‘Video Killed the Radio Star’ - Why Music Videos Are Still Relevant in 2017?

Are music videos still a force to be reckoned with in 2017? Or has T-Swizzy made a mockery of a trend started by Queen?

Tom Cooney
30th October 2017
Credit: Wikimedia Commons

Almost as if by accident, what is widely regarded as the first ever music video appeared on BBC 1 all the way back in 1975.

Filmed for Top of the Pops under significant financial and timing constraints, the six-minute masterpiece that is Queen’s ‘Bohemian Rhapsody’ was born. Yes, Queen were not the first artist to partner their track with a visual, but the fact of the matter is that Freddie Mercury and co. unwittingly propelled the innovative concept into the mainstream.

Six years later, MTV was launched (ironically, with The Buggles’ ‘Video Killed the Radio Star’) and with it came a whole new era in musical television. Over 30 years on from that cultural landmark, music videos are being released more frequently than ever. But with more and more people turning to streaming services for their music and fewer and fewer tuning into TV chart shows, are these visuals still necessary?

Spoiler alert: they most definitely are.

The music video has always been able to add an extra level of meaning to a song: to extend a lyrical theme or illuminate a certain element not immediately obvious with the audio alone. In these cases, that video is an invaluable artistic tool. Take Logic’s ‘1-800-273-8255’ for example. This is an incredibly powerful track, with lyrics exploring the heavy and painfully real topic of suicide. What takes Logic’s already-potent message to an even deeper level though is, of course, his video – highlighting one boy’s struggle with his sexuality. The video allows for the universality of the track’s lyrics to remain, but in tackling this issue actively illuminates a very specific turmoil, working to aid those facing similar circumstances.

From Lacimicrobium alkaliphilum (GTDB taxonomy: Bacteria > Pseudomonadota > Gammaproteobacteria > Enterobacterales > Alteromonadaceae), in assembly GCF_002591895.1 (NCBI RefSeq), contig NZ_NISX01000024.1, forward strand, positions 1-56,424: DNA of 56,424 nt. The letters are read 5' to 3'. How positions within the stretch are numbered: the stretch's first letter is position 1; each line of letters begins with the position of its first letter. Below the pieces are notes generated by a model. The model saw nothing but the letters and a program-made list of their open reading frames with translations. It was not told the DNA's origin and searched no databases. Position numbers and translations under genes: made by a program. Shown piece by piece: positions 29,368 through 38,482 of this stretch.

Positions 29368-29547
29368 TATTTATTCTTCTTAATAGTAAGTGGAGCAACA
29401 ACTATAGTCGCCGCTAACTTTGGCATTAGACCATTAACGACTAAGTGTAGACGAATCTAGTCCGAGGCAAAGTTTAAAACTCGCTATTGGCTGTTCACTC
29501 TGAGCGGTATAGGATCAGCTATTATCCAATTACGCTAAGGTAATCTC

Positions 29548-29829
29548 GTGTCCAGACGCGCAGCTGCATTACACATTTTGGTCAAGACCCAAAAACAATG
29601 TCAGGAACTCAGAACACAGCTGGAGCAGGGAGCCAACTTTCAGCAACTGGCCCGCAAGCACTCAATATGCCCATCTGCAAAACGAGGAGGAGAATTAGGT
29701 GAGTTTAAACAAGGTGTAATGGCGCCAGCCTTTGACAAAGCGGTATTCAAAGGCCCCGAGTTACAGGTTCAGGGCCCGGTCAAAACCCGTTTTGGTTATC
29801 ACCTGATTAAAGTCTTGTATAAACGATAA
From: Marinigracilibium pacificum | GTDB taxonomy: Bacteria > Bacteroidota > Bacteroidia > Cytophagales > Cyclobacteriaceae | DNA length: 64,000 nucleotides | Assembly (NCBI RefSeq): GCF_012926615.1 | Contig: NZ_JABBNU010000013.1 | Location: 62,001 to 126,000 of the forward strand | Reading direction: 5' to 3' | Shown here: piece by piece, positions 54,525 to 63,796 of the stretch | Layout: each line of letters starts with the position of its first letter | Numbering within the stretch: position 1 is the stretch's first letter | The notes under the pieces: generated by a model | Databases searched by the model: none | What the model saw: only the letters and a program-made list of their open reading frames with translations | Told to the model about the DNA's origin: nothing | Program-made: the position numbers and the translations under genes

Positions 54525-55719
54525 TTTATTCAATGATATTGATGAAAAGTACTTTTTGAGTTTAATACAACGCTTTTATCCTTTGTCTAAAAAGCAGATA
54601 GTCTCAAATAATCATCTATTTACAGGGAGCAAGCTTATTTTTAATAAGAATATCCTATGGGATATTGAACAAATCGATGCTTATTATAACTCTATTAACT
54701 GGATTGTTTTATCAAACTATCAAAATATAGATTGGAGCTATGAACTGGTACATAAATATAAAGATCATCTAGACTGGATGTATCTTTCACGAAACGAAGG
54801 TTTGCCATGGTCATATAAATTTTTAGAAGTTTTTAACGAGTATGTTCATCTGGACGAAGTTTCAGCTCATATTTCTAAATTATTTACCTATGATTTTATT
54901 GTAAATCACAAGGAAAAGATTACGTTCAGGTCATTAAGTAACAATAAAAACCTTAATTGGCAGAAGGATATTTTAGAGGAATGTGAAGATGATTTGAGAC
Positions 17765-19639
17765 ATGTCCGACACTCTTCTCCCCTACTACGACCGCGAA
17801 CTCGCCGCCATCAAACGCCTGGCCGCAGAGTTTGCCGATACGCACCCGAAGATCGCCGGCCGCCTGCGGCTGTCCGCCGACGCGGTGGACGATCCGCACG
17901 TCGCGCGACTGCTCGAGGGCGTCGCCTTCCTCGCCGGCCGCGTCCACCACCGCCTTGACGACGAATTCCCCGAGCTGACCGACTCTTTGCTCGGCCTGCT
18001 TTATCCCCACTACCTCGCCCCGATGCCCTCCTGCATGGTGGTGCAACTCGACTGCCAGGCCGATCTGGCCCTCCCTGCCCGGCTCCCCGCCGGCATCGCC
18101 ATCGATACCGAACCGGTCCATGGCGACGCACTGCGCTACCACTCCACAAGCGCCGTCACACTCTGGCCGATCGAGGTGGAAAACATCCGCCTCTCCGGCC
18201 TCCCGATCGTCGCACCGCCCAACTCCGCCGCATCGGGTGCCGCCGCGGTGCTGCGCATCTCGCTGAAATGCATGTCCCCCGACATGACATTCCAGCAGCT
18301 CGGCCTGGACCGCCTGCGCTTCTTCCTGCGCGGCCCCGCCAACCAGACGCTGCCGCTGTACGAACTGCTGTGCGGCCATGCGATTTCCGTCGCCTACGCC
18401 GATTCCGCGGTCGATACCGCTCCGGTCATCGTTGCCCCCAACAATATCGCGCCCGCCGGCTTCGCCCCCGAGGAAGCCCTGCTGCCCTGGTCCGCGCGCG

If you remove such musical merit, a great video can undoubtedly salvage its overall product.

However, some may argue that a video like Logic’s is only successful due to the already-present quality of the track. Yet, if you remove such musical merit, a great video can undoubtedly salvage its overall product. This is where good ol’ Taylor Swift comes in. I have never personally shunned Swift for the controversy surrounding her character – ‘Shake it Off’ is, and always will be, an absolute banger – yet recent single ‘Look What You Made Me Do’ is admittedly pretty dire, barely warranting a second listen. But then she dropped the video, and it was kind of epic. From giving her reputation its own deserved headstone to crafting on-the-nose arguments between her former selves, the mundanity of her comeback was immediately forgotten in the visual. The single scored Taylor her first ever UK number one, mere days after the vid hit YouTube. Go figure.

What these examples ultimately prove is that for as long as there is music, there should be music videos. Whether you’re watching Foals send ‘Mountain at My Gates’ into virtual reality, experiencing the majesty of Beyoncé’s Lemonade or just replaying Lady Gaga’s ‘Poker Face’ over and over again - there’s no denying that these visual accompaniments remain to be more relevant than ever.

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